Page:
Why? Because they’re awesome. Because they are crash courses in thrilling storytelling. Because they are almost incomprehensible enough to be published by a hip indie lit journal. Because they save me the time and money required to read actual superhero comics, which are mostly garbage anyway (with all due love and respect to their creators: I know you guys are mostly doing your best with a ludicrously difficult format and schedule). Because I have a lot of fondness for characters I enjoyed as a child. Because they are so bad and so beautiful. (I’m also in it for the pouches.)

Superhero Wikipedia pages are insane because hero comics are insane. Understanding the conditions and constraints under which any story is produced will of course help you better appreciate said story, but in the case of hero comics it’s really the only way to understand most of what happens. Here are the key facts: 1) Hero comics are published on a monthly schedule. 2) Hero comics serve two consumer bases: teenage boys, who remember nothing, and nostalgic adults, who remember everything. 3) Hero comics almost always take place on what seems to be a present-day Earth. 4) Though comic book movies have never been bigger business, actual comic book sales seem always to be on the verge of collapse.

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August 27th, 2012 / 9:00 am

GOOD OLD NEON

I know that you know as well as I do how fast thoughts and associations can fly through your head. You can be in the middle of a creative meeting at your job or something, and enough material can rush through your head just in the little silences when people are looking over their notes and waiting for the next presentation that it would take exponentially longer than the whole meeting just to try to put a few seconds’ silence’s flood of thoughts into words. This is another paradox, that many of the most important impressions and thoughts in a person’s life are ones that flash through your head so fast that fast isn’t even the right word, they seem totally different from or outside of the regular sequential clock time we all live by, and they have so little relation to the sort of linear, one-word-after-another-word English we all communicate with each other with that it could easily take a whole lifetime just to spell out the contents of one split-second’s flash of thoughts and connections, etc.—and yet we all seem to go around trying to use English (or whatever language our native country happens to use, it goes without saying) to try to convey to other people what we’re thinking and to find out what they’re thinking, when in fact deep down everybody knows it’s a charade and they’re just going through the motions. What goes on inside is just too fast and huge and all interconnected for words to do more than barely sketch the outlines of at most one tiny little part of it at any given instant.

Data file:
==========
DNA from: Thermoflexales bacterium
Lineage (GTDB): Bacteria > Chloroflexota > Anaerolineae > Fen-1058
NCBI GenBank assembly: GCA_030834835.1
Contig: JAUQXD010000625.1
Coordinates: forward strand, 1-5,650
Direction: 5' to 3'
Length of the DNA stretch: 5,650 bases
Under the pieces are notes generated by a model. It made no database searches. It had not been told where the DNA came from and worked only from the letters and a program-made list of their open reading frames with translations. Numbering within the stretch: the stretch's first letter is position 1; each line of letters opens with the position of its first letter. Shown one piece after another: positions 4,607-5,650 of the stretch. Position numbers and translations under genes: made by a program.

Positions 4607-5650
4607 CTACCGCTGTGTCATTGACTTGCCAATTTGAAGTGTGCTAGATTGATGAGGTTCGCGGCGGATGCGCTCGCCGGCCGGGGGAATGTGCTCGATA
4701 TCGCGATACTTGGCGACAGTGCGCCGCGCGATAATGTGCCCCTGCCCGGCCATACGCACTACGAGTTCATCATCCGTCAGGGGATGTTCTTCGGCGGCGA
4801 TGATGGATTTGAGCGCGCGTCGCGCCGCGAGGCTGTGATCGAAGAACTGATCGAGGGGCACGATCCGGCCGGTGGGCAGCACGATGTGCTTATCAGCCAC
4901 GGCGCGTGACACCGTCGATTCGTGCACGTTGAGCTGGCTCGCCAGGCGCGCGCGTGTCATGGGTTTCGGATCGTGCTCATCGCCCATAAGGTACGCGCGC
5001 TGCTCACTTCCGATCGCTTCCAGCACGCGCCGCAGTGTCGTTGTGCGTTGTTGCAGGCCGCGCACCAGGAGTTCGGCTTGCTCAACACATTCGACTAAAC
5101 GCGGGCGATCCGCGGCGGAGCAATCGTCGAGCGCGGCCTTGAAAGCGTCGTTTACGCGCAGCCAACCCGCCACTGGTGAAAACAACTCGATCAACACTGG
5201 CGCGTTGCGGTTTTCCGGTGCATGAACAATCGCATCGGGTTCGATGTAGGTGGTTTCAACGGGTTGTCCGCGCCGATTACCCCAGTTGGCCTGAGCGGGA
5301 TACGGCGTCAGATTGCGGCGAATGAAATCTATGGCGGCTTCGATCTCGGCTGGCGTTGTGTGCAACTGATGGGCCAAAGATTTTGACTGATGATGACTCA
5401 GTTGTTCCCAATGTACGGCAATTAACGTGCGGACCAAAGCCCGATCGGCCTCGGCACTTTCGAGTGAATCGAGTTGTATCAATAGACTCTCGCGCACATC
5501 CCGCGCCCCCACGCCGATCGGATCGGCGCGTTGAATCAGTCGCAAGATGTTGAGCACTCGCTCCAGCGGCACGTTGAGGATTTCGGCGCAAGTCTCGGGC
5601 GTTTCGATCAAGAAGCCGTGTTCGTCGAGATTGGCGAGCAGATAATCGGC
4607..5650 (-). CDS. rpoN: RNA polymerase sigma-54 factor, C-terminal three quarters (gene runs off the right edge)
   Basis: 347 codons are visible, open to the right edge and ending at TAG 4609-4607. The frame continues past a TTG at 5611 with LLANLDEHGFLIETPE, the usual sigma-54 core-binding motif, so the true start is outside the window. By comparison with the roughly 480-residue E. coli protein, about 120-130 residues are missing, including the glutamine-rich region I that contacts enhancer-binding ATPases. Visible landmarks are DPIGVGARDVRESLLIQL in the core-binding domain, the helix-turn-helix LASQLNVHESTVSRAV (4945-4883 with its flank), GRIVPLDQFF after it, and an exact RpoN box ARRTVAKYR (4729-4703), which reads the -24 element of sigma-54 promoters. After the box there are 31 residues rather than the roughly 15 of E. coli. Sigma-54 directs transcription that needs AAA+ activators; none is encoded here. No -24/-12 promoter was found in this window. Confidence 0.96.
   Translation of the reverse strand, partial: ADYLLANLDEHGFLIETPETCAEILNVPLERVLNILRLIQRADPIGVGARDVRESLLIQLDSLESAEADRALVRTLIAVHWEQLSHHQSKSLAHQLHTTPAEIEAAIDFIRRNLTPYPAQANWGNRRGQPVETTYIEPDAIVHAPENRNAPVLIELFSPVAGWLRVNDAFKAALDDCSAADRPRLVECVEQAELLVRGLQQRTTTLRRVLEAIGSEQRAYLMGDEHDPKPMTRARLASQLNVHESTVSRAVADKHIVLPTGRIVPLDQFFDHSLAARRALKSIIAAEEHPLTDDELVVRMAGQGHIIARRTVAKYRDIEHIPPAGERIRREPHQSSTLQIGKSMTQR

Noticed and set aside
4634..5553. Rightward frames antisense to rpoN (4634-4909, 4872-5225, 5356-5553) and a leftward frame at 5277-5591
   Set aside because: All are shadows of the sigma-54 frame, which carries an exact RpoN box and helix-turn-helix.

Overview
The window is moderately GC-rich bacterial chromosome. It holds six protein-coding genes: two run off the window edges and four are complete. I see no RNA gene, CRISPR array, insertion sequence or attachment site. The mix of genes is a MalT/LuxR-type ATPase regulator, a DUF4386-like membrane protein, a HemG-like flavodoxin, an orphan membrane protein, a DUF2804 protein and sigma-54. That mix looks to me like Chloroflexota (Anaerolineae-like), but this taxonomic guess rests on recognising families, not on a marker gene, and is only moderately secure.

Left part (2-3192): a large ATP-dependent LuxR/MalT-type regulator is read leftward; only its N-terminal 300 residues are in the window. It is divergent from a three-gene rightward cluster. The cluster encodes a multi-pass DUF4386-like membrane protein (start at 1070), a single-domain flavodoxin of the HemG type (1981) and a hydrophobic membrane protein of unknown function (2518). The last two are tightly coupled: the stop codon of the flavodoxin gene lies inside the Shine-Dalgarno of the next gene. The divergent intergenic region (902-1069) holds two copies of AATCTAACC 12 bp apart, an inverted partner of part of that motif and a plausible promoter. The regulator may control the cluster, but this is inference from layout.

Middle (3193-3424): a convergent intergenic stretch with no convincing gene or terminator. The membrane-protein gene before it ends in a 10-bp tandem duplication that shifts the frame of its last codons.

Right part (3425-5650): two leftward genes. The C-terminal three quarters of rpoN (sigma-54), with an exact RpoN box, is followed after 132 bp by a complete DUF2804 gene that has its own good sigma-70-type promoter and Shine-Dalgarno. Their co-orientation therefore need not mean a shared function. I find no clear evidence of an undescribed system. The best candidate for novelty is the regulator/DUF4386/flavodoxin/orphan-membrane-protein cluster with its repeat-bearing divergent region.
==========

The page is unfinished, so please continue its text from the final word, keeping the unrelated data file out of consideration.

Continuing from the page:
Music & Power Quote / 5 Comments
July 26th, 2012 / 11:00 am

Well, there are two ways to look at having a career. One way to look at it is as though there’s a finite amount of attention and praise in this world to be earned and enjoyed, and thus look upon other writers as enemies or Darwinian competitors. The other way is to imagine you’re one of a bunch of lucky people riding a cosmic wave into the shore. Writing is hard. Writing out of anger and resentment is even harder. The best reason to help other writers is to remind yourself why you’re writing anything in the first place: to share something.

Tom Bissell

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July 2nd, 2012 / 2:17 pm

Stop Saying Realistic

I’ve devoted some time to determining whether a sound is rain, wind, or traffic. Maybe old people, or at least old monks, can accept a sound without an apparent source. Because the source does not change the sound itself. A reality check is a more serious thing than a wake-up call.